Friday morning, after a coffee and muffin we headed north from our hotel in the town center. Targeting Tibidabo as our destination, we powered up the foot mobile (walked) and cruised passed all the major buildings of interest!
This first building, designed by Antoni Gaudi, is called Casa Batllo.
Built in 1906, it is said to pay tribute to the Patron Saint of
Catalonia (Sant Jordi) and the dragon that he slayed. The
second building was next door to Casa Batllo.
Casa Mila de Pedrera (the Stone Quarry), also designed by Guadi,
was built between 1905 and 1910.
Temple de la Sagrada Familia is a partially constructed church
which was the life work of Gaudi. Gaudi worked on the project for
over 40 years (1883-1926) incorporating geometrical shapes of
naturalist style as the basis for the structure. Another interesting
note is that all financing for building the temple comes only from
private donations and alms (built as a temple of atonement).
There are stairs and an elevator which go up one of the towers. We took the elevator up this time because strangly enough, the line was way too long for the stairs. I think that's the first time I've ever seen the stairs line longer then the elevator at a tourist attraction! Anyway, when you get out of the elevator there are some stairs and walkways between two towers which give a pretty good view of the city.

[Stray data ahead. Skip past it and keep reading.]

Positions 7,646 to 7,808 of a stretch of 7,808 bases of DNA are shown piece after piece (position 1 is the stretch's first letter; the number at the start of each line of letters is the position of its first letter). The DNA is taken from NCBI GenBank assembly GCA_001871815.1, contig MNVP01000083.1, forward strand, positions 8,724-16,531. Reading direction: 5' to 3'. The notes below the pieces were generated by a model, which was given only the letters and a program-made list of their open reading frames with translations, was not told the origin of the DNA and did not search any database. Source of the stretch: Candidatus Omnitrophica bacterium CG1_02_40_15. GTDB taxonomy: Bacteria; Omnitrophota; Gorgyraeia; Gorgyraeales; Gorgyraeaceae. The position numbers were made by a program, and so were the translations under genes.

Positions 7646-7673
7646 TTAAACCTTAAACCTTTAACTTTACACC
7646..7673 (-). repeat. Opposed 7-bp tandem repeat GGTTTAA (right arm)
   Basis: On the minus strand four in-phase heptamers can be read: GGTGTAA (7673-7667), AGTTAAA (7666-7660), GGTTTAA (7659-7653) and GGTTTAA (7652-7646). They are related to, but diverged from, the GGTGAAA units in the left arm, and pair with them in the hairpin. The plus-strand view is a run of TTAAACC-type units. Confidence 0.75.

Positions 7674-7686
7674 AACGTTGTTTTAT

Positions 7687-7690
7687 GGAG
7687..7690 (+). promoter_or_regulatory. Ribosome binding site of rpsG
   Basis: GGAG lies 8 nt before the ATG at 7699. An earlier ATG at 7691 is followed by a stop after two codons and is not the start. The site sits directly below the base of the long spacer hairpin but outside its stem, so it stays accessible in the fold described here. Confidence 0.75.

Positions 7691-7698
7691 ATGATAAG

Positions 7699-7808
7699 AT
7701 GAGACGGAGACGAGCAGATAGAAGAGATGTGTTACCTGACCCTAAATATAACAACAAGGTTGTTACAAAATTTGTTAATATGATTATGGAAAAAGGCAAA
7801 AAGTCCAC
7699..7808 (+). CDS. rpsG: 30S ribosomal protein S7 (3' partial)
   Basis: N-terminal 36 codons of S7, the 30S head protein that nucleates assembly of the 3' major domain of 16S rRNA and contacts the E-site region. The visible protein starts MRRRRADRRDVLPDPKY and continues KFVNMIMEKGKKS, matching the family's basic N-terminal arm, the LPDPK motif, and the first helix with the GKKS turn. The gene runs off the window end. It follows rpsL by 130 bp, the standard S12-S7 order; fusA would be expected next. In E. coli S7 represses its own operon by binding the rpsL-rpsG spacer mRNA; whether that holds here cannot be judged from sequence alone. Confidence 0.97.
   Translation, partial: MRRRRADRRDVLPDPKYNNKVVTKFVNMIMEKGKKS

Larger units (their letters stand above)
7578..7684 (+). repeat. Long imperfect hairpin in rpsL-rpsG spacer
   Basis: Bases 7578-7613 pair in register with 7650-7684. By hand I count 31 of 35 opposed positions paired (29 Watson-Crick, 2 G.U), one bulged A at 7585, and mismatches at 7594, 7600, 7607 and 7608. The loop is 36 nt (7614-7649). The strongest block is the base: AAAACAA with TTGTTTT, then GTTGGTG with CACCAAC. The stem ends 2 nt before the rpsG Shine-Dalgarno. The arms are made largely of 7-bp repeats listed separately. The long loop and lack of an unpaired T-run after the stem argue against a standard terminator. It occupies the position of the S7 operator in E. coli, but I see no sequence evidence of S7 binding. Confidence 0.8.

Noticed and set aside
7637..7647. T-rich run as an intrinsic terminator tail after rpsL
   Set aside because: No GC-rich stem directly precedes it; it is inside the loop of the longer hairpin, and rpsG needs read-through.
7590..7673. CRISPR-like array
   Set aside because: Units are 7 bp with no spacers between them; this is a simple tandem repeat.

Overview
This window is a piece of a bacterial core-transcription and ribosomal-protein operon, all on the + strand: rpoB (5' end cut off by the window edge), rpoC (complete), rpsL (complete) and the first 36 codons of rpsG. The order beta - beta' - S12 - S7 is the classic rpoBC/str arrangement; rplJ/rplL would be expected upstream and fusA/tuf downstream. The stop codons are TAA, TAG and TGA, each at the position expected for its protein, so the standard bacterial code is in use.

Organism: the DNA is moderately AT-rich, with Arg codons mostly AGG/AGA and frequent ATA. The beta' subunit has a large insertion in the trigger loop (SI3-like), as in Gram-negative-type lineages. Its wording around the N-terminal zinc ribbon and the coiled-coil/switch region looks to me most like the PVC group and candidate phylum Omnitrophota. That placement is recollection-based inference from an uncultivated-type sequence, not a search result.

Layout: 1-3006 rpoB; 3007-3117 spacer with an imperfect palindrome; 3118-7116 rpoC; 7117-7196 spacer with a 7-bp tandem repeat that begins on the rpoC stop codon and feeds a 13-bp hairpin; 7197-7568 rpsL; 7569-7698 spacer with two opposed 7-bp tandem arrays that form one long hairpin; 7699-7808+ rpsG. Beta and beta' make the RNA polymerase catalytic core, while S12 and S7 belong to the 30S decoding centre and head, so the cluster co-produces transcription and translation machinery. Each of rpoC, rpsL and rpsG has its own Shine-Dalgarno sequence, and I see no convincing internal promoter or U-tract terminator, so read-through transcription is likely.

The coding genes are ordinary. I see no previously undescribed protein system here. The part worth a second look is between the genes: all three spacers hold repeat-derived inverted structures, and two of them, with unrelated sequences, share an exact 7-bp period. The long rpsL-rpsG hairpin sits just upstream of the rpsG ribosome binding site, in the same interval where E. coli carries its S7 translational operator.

Tibidabo is the 1778ft peak of the Collserola range just North
of Barcelona city center. It has a church, communications tower,
and amusement park at the top. Since it was a pretty good distance
to walk from the Temple to the Tibidabo Funicular, we ventured into
the metro underground transportation. It was a little difficult to
figure out what zone we were travelling to/from and therefore
what kind of ticket we needed to buy. As usual the ticket office
didn't speak English and I don't really speak Spanish, but we
muddled through enough to figure out the zone and purchase tickets.
From the Metro train there is a short tram ride up a hill to the
funicular. However, the operator told us our day transportation
passes weren't good for the tram, so we just walked that part instead.
I was actually happy we walked because the houses were pretty and
the tram was slow to leave. We were a little over halfway
up the hill when the tram passed us.
So after a little perseverance, we finally reached
Church of El Sagrat Cor de Jesus at the top of Tibidabo.